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3

As with many things in Japanese (informal language in particular), this is based on context. If you meet someone for the first time in a while, it would make sense to ask them if they are well, rather than asking them if they think you look well. Pronouns are often dropped when it is obvious who is being refereed to. Unlike many other languages there is no ...


2

Keep in mind, "良い" by itself, it not usually pronounced like "yoi". Most of them say, "ii". However, in past tense, Japanese people will say "yokatta!" (良かった), and 仲良い is pronounced "nakayoi". And like naruto pointed out, the word for readiness is "Youi", not "Yoi"


30

They are different words. They are not only different in kanji/kana but also very different in pronunciation. 良い = よい = good, nice 用意 = ようい = preparation, readiness That is, 用意 has an elongated vowel, which is a distinguishing feature in the Japanese language. For details, see long-vowels tag and this question: Are there many occurances of elongated ...


-1

I think 天然 roughly means "naive". Calling someone 天然 is not offensive; 天然 is not offensive word


-1

A) 六時半に母とばんごはんをつくりました。(At 6:30, I made dinner with my mother.) B) よるごはんのあと家族とえいがをみました。(After dinner, I watched a movie with my family.) Look at statement B). It stated with Yoru BanGohan No Ato. in this case it is trying to convey that the timing is Night or Evening Time. It is not talking about Dinner. It is two seperate words. It should be read as よる、...


2

I don't see any reason these words (or combination of letters) should be censored in Japanese language. To my full imagination, there are no slang, rhyme, abbreviation or metaphor that makes these phrases offensive. In an unofficial wiki of the game, they list some of the words/phrases that are sensored in the in-game chat. The writer seems to agree with us;...


6

No, and I think you could have looked up 便利屋 in a dictionary before coining random words. 八百屋 doesn't deal with eight hundreds, nor department store is called 部門店. 便利屋 would roughly translates to odd-jobber; they deal with all sort of chores, including delivery of small amounts, fixing houses and so on. Originally they refer to the job as an occupation, but ...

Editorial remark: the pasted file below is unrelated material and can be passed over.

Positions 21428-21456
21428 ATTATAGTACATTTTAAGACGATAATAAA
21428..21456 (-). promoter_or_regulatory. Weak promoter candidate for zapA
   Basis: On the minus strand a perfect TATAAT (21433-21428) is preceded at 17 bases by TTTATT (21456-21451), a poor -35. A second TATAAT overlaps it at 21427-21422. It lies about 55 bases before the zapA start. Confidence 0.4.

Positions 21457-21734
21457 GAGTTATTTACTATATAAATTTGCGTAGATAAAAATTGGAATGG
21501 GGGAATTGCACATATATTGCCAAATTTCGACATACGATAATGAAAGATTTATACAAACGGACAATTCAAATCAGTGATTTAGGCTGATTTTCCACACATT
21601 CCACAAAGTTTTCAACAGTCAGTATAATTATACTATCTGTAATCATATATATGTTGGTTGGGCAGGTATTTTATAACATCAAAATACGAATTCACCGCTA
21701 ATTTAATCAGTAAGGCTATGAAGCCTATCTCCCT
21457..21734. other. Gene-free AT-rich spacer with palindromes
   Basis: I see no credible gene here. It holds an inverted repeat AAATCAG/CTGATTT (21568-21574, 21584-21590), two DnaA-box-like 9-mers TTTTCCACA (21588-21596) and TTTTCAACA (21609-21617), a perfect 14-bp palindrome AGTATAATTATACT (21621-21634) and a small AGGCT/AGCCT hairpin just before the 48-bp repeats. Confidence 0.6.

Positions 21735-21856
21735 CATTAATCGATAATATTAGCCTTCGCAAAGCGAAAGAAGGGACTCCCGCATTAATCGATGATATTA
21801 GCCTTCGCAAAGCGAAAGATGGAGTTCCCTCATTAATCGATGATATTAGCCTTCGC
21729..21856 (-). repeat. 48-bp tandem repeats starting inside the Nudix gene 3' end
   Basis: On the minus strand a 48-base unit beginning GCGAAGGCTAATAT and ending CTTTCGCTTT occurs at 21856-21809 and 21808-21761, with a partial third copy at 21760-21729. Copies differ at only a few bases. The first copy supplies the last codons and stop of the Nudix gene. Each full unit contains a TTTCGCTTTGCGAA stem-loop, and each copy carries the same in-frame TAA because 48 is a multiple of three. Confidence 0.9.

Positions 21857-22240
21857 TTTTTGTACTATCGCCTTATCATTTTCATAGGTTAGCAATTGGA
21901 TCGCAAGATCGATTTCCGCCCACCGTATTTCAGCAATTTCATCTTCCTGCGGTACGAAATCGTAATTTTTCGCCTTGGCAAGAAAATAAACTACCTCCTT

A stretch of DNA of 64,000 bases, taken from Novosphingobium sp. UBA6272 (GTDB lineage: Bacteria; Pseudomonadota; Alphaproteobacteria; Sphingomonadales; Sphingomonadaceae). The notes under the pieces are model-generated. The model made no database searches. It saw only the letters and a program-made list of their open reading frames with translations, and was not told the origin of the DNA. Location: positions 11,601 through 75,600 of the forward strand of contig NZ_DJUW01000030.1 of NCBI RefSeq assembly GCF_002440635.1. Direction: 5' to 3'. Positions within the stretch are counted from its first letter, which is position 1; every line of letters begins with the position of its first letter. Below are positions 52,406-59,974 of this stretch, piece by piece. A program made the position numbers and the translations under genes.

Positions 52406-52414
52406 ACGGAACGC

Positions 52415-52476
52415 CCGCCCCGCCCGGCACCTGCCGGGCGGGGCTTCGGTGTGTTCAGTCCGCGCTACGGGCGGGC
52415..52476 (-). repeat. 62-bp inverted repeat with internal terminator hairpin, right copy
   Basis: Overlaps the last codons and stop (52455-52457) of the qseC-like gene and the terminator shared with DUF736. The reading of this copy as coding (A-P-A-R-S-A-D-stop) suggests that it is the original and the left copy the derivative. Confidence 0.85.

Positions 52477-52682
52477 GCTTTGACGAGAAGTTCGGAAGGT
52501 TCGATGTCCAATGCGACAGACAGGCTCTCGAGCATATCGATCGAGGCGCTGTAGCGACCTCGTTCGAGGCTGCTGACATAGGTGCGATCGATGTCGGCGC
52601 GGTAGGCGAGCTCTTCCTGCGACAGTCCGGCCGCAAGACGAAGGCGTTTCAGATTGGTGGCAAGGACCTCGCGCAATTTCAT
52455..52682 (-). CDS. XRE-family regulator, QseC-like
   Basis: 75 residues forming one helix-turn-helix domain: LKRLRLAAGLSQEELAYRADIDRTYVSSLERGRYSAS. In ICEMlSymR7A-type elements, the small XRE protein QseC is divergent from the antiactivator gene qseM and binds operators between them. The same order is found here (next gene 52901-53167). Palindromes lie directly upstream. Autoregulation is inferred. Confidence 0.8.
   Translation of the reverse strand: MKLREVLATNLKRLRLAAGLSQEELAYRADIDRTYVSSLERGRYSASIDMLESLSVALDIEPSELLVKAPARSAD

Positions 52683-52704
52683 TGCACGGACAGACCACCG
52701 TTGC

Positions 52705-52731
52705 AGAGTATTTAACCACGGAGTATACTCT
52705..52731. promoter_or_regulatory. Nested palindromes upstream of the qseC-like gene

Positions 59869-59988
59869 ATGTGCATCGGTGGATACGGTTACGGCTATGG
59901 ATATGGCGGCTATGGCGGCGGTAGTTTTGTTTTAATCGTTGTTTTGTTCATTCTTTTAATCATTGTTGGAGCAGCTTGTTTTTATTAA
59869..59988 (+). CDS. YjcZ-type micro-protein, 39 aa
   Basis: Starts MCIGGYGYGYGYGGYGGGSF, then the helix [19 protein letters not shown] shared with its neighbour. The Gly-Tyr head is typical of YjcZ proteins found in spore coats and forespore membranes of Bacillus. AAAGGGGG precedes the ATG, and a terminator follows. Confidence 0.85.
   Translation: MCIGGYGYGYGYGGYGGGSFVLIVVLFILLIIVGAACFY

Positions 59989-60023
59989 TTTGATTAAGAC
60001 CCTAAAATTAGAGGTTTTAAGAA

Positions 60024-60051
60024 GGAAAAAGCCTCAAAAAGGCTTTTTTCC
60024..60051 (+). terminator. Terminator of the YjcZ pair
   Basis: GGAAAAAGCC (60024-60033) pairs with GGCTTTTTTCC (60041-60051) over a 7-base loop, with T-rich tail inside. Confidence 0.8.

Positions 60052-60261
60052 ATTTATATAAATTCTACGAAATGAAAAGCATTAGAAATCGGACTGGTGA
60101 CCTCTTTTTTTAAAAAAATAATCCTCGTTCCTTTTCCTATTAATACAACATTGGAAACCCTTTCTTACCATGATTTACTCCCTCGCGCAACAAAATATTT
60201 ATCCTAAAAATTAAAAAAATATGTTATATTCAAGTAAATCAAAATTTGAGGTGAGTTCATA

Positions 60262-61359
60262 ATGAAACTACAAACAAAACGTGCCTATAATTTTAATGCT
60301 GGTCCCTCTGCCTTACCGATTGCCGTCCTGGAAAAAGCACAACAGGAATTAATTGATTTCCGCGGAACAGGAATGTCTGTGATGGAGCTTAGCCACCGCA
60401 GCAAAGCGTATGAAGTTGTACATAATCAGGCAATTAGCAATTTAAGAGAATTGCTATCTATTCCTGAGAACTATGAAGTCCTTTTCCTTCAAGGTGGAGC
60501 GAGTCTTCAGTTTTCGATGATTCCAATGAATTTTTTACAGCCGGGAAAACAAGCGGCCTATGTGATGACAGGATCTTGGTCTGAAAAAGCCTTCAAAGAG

5

小頭(kogashira) is an archaic term denoting a leader of a smaller group who works under the supervision of 大頭(oogashira). It is no longer used. I believe there are a lot of Japanese who do not know what the term 小頭 denotes because it is almost never used in contemporary Japanese. I, born and educated in Japan, would be surprised if there were a person ...


15

check out this excerpt from 大辞林第三版 on ませ ませ( 助動 ) 〔丁寧の助動詞「ます」の命令形〕 ① 「いらっしゃる」「おっしゃる」「くださる」「なさる」「申す」「召す」などの動詞の連用形に付いて,相手に対して,その動作をするようにという要求を,丁寧の気持ちを含めて言い表す。 「くれぐれも御自愛くださいませ」 「十分お気をつけなさいませ」 ② 挨拶(あいさつ)の語句に用いて,語調を丁寧にする。 「お帰りなさいませ」 〔② は,元来,「よくお帰りなさいました」のような言い方の省略した形「お帰りなさい」を,命令の言い方と混同して,それに「ます」の命令形「ませ」を付けて,丁寧な気持ちを添えようとしたところからできたもの〕 → まし(助動) ・ ます(助動) We ...


3

A common way of asking a group of people a yes or no question about something directly related to them is using the pattern: 〜した人? When I hear this, I immediately jump to an image of a teacher asking a group of students a yes/no question in class and they all raising their hands while saying "はい". For example, 今日の給食が美味しかった人? Who liked today's (provided) ...


13

「こんばんみ」 is a greeting presumably created and definitely made popular by comedian ビビる大木 a couple of decades ago. As always, some people like to mimic whatever schtick they hear on TV that they find "cool" or simply "new". 「こんばんみ」 was even more popular a decade or two ago than it is now. I was a bit surprised to hear you still hear/see it often enough. ...


-2

I would call a non-native speaker of Japanese [非日本語話者]{ひにほんごわしゃ}, though it might sound a little bit academic.


7

Simply, you can use 非【ひ】ネイティブ or 非ネイティブスピーカー.


6

「この際{さい}だからちゃんと話{はな}すという手も」 is a valid and natural-sounding "sentence" as-is in informal and/or spoken Japanese. That it lacks a verb at the end should not surprise you if you are someone who has already been watching anime in the original Japanese. The verb phrase that is left unsaid at the end would be 「ある」、「あると思{おも}う」、「あるんじゃない?」、「あるでしょう」, 「あるよね」, etc. ...


7

I think you could use [餌]{えさ}. あなたの猫はどんな餌を食べますか? or more simply... あなたの猫は何を食べますか?


3

I personally would use 個 (こ). That should work alright for what you are trying to do.


4

仕入れる also means 'to gain new information that may be useful' and て来る(てくる) is called a kind of subsidiary verb - in this context, it means 'to get back after doing something'. Actually in this situation, this て来る doesn't have much meaning because B just wanted to emphasize WHERE A heard that story. So 'どこで仕入れたんだそんなような話' is almost the same as the original ...